Last week I started a new Tumblr site, Our Incredible Journey, devoted to chronicling what often happens when an internet start-up is purchased by a larger company, often Google or Facebook.
Usually these are “acqui-hires”, acquisitions whose only purpose is to employ the start-up’s staff. This might sound extravagant to those in what we might call the real world, but given the total costs of hiring and keeping qualified and experienced staff, the ability to employ a small, hopefully proven team, and keep them hooked for a couple of years with share options, is seen to be worth a few million.
Because the staff have been hired to be part of Google or Facebook or AOL, they are now part of that company’s grander scheme, a scheme that rarely includes whatever website or service the start-up was originally developing. Consequently, the initial blog post starting:
We’re thrilled to announce that igglypiggly.io is now part of the Facebook family!
is soon followed by:
The igglypiggly.io service will be closing in two weeks and all your photos, writing, updates, check-ins and contacts will be deleted at that time.
Thanks for coming with us on our incredible journey!
Sometimes these announcements will be years, months, or weeks apart. Sometimes they are part of the same announcement, an artful blog post featuring both joy and authoritarian warnings.
Our Incredible Journey is cataloging these announcements. There are many from the past to catch up on, and new ones will feature as they occur. Let me know via Twitter if you think of one that should be included.
In part the website is simply angry, fuelled by a frustration that so much stuff is deleted, so many communities destroyed, after people have taken a punt on a service and started using it. Yes, people have been using a free service, but they’ve also put some level of trust in the enthusiasm and hopes of those creating the service, trust that is too often mis-placed.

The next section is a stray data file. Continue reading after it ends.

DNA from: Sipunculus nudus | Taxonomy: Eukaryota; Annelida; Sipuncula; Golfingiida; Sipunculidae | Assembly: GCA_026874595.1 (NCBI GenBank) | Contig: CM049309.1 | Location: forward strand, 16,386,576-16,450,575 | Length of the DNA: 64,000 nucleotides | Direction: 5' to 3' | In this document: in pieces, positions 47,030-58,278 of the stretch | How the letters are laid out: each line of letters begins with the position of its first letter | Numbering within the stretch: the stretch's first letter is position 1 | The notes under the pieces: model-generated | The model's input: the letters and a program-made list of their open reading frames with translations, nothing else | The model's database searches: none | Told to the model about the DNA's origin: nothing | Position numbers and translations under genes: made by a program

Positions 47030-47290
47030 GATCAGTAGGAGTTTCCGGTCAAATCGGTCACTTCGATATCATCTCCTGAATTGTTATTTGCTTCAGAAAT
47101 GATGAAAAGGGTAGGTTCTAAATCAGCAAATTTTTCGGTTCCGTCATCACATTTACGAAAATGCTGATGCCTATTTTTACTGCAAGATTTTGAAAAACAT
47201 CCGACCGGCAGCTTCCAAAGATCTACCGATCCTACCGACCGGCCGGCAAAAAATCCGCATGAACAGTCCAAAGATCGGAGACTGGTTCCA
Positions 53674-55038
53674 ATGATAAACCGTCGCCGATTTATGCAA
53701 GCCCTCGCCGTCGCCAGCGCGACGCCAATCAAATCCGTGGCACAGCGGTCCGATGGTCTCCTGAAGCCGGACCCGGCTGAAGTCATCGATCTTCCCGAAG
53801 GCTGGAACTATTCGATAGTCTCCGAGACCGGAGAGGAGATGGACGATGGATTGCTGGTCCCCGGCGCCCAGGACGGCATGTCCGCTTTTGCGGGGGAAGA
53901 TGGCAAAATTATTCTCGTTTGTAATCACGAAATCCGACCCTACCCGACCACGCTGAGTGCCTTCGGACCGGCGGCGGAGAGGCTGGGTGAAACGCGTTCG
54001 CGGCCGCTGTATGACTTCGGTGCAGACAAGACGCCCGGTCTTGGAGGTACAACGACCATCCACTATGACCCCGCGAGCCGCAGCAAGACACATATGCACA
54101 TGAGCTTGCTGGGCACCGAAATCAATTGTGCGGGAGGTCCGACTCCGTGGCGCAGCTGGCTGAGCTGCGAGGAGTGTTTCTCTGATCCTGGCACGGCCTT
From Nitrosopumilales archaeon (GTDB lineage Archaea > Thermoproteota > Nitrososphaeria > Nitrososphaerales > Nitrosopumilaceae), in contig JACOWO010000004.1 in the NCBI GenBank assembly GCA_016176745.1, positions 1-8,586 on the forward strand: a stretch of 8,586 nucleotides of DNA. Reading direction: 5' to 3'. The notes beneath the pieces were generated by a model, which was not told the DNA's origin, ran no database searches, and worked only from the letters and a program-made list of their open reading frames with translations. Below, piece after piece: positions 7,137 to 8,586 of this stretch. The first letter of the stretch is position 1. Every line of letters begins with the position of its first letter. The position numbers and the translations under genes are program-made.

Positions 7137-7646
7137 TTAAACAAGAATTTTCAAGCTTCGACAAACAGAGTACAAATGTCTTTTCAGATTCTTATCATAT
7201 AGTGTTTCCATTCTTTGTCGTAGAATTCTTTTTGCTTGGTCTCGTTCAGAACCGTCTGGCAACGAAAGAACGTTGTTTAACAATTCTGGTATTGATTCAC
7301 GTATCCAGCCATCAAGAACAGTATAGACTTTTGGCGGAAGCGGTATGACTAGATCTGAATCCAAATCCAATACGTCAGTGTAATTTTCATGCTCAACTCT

But I’m also trying to raise bigger questions. Is this the best way to structure and grow new businesses? Is this the best long-term model for keeping people interested in making and doing amazing things on the internet? Why do almost no websites or online services (my own included) have plans for what happens to their users’ content over the long term? If we should accept that no website or online service, particularly “free” ones, will last a lifetime or longer, what can we do about managing peoples’ expectations better?
I’m not saying, “these companies should keep their services operational forever.” That’s unworkable and we’d end up with millions of barely-used websites, all maintained at the expense of developing anything new. There is no simple answer, and some of these now-shuttered services have handled things as best they can: providing some (although rarely much) notice; offering downloads of data; preparing easy ways to transfer data to other, similar services.
But there is something fury-inducing and, I would say, morally wrong in start-ups persuading thousands of people to devote their time and energy to using a service that is summarily erased once the owners have been paid off. Yes, the owners may have worked hard, but without those users’ efforts they would not have their payday. They may well have had an incredible journey but, time and again, ordinary people are being led up the garden path.
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